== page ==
In 2020, the Press Gazette published research by Women in Journalism showing that in one week in July 2020, the U.K.’s 11 biggest newspapers failed to feature a single byline by a Black journalist on their front pages. Only a quarter of the front-page bylines went to women. Overall, only six of the 174 bylines they examined were credited to journalists of color.

Yet, and perhaps incredulously, this was a week in which there were front page news-stories about Black Lives Matter, the replacement of the toppled statue of the slave trader Edward Colston in Bristol, and the appeal over the British citizenship of Shamima Begum. People of color and women were simply not given the space to frame these stories.

In broadcast, we see a similar dearth of people of color and other groups having agency to explain and frame the world as they (we) see it. For instance, in the U.K. there is not one single major television news bulletin that is headed by a person of color or a visibly disabled person, irrespective of the political affiliations or leanings of the channel or journalists.

Contrast the role Twitter played in giving Black people from all political backgrounds a voice during the global Black Lives Matter protests. The hashtag #BlackLiveMatter was popularised on Twitter and the video of George Floyd’s death in police custody was first publicized on Twitter. It is a relatively straightforward argument to make that without Twitter, the murder of George Floyd would not have become a catalyst for social change.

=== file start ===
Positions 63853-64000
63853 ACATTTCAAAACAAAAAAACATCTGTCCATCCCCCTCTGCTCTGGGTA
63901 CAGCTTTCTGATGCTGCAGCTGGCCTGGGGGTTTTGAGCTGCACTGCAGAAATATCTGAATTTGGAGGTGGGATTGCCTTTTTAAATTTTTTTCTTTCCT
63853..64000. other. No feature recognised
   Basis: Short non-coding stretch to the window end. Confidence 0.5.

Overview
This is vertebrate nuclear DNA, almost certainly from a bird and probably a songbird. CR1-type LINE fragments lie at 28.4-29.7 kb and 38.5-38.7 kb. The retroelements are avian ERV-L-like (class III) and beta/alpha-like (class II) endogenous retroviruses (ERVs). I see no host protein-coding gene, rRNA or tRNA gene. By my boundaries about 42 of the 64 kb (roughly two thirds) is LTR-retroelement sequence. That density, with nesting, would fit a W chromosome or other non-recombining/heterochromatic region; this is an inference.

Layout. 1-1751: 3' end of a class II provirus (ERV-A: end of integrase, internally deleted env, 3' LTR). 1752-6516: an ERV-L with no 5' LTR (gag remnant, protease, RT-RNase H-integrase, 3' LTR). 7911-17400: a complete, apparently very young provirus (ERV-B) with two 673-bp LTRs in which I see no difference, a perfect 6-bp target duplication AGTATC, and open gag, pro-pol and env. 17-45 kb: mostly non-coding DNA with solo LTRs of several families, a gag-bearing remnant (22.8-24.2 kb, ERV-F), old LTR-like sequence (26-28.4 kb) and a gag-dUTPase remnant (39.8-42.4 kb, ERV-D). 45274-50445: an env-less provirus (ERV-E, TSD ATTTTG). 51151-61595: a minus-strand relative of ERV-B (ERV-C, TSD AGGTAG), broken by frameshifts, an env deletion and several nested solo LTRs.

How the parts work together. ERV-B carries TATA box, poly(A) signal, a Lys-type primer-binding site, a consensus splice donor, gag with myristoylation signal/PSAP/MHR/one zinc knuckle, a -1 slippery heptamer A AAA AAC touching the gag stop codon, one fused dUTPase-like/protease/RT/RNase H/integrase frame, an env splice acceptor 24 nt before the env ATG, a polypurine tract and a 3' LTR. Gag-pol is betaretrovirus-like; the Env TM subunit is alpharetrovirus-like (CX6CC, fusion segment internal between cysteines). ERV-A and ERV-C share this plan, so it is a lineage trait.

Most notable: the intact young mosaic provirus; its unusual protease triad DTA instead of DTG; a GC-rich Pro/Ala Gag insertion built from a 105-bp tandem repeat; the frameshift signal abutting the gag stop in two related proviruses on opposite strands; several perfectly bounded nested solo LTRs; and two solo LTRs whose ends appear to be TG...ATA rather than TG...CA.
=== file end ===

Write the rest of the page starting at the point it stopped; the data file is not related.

Until another social media platform emerges that can replace Twitter as a means by which people of color and people from underrepresented groups can directly reach a wider audience, Twitter remains important. People leaving Twitter are tacitly accepting the dominance of the white, non-disabled, heterosexual men in mainstream media, whether they are “left-wing” or “right-wing.” Those leaving Twitter are implying they are comfortable with underrepresented groups’ voices being silenced.

My experience of working in broadcast media for over 30 years has made me wary of believing that the mainstream media will ever give Black and underrepresented voices equal access to their platforms, at least in the short-to-medium term.

After the interview about Love Actually, the news organization clipped what I consider to be the most incendiary part of the interview and posted it on Twitter with a headline that I believe misrepresented my position.

That was immediately followed a few hours of Twitter comments criticizing me. It was unpleasant. I cursed the platform and Elon Musk. But after I posted my rebuttal on Twitter–and regained my voice–I recognized I would rather endure a few hostile–and even possibly racist–tweets than lose my voice altogether.

And that’s why I’m staying on Twitter. Racism and bigotry are rife elsewhere too–they’re just often less obvious.

Marcus Ryder, MBE, is the head of external consultancies at the Sir Lenny Henry Centre for Media Diversity. He is the author or Access All Areas–A Diversity Manifesto for TV and Beyond and Black British Lives Matter.

The opinions expressed in Fortune.com commentary pieces are solely the views of their authors and do not necessarily reflect the opinions and beliefs of Fortune.